Gil Asakawa's Nikkei View | byron f. garcia
749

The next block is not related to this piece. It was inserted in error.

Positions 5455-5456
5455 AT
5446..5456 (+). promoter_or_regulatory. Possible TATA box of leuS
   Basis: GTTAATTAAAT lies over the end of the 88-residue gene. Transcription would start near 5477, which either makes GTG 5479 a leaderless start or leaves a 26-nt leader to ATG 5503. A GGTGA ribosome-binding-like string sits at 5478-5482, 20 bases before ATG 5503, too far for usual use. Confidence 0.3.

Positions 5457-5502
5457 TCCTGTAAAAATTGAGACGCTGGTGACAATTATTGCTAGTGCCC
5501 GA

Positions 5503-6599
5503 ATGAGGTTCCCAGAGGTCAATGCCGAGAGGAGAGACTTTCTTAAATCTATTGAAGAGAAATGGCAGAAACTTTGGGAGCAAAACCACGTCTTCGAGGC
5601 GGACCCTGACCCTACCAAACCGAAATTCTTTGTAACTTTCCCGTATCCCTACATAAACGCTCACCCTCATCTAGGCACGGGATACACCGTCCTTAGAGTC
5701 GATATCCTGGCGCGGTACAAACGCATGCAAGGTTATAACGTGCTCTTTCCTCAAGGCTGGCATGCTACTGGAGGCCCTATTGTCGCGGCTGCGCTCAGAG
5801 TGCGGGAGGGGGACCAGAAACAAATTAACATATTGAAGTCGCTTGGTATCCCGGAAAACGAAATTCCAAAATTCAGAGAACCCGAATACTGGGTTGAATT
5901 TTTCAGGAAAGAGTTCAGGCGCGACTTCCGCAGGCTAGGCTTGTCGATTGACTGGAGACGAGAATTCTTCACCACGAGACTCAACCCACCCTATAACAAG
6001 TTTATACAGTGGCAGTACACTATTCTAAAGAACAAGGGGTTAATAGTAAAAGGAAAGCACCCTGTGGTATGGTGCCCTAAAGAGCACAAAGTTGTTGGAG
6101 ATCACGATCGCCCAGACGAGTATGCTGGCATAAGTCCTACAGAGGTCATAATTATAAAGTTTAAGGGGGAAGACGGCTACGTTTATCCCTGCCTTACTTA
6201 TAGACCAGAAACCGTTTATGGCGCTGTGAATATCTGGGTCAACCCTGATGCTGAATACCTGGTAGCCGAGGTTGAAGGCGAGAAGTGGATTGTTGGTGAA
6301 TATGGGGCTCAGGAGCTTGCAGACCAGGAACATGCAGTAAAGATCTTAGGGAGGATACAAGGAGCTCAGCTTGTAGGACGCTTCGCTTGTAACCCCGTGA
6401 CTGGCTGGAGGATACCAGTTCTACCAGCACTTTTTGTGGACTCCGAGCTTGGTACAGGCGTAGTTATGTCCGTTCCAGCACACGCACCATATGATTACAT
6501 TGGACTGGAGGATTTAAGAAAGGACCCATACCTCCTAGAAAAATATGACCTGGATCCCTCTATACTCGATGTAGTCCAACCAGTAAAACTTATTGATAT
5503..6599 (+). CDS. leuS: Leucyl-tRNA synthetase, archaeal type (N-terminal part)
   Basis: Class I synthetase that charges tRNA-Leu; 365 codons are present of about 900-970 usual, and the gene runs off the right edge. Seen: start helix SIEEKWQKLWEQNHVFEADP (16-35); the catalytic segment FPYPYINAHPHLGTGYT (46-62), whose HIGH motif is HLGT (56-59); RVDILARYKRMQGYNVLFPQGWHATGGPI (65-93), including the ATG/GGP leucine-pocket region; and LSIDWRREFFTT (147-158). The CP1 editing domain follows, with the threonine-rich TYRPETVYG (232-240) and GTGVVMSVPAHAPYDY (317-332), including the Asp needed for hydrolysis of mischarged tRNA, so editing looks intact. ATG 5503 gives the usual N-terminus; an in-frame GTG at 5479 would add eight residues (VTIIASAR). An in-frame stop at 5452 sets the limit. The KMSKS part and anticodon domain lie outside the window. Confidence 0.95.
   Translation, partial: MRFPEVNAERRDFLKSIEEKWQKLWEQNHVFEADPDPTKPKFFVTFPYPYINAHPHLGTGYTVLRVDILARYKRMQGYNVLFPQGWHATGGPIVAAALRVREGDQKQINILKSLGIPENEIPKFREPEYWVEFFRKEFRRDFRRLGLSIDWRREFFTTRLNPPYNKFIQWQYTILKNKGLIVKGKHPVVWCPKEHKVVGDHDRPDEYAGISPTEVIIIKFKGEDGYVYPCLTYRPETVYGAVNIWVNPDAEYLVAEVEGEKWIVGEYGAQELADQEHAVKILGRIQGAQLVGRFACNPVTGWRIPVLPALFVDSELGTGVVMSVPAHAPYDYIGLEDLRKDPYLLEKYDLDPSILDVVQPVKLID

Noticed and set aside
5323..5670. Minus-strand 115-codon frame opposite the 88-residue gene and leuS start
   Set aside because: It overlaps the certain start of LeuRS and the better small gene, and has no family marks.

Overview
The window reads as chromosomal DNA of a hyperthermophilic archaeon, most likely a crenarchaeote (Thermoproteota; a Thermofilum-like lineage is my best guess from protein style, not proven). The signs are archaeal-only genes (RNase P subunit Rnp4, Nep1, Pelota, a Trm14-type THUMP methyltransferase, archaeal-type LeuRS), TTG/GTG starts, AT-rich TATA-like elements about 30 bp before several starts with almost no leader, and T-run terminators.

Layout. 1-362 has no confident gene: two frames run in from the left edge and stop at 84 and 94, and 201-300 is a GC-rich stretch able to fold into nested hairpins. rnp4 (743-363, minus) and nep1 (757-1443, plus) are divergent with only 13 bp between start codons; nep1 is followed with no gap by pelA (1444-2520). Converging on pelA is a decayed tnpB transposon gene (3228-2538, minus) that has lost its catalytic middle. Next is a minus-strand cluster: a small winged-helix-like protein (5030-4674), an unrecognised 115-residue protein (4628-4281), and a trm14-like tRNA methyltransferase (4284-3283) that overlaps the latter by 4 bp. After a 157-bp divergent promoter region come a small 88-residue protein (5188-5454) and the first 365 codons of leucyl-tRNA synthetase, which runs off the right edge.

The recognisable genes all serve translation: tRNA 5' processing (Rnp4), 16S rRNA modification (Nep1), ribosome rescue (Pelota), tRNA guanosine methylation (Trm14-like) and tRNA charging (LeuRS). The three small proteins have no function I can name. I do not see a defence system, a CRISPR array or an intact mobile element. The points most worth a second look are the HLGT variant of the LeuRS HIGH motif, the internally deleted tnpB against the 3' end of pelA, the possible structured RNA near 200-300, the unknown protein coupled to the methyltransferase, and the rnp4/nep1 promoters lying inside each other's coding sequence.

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I know it's several months late, but I didn't see a lot of sites spreading this around. Back in 2007, after the prison in Cebu, Philippines started using dance as a way to rehabilitate its prisoners by having them participate in a group creative endeavor and letting them perform for visitors, a video of the inmates grooving in the prison yard to Michael Jackson's "Thriller" became a runaway sensation on YouTube -- as of this writing, there are a mind-boggling 34,505,236 views and counting. They've danced since then to rock, classical, R&B and Filipino music. The prison's security consultant, Byron F. Garcia, the man who came up with the idea, even has a byronfgarcia YouTube channel where he shares the prisoners' awesome performances. But the coolest and most moving of them might be the above 10-minute tribute to Michael Jackson, which was choreographed and rehearsed in a 10-hour-straight session after the prisoners heard about his death, and performed performed on June 27 (Jackson died June 25 in the U.S., but it was June 26 in the Philippines by then). It's a testament to Garcia's progressive thinking on rehabilitating criminals, that these men (and some women, who are in a separate wing) can pull together and create what are essentially great performance art. Back in 2007, on the video of the Pointers Sisters' "Jump," Garcia notes, "This is a tribute to all Prison facilities in the Philippines (8 and counting) who are now adopting this non-violent approach to rehabilitation! Thank you, inmates deserve a second chance! If we make prisons a living hell for them, then we might just be sending out devils once they are released. Cruel methods to achieve discipline are a thing of the past! So, keep on dancing!" Here are the original "Thriller" video, and a performance of "Dangerous" (you can click to see all the videos of the inmates, and subscribe to them on Garcia's YouTube Channel page):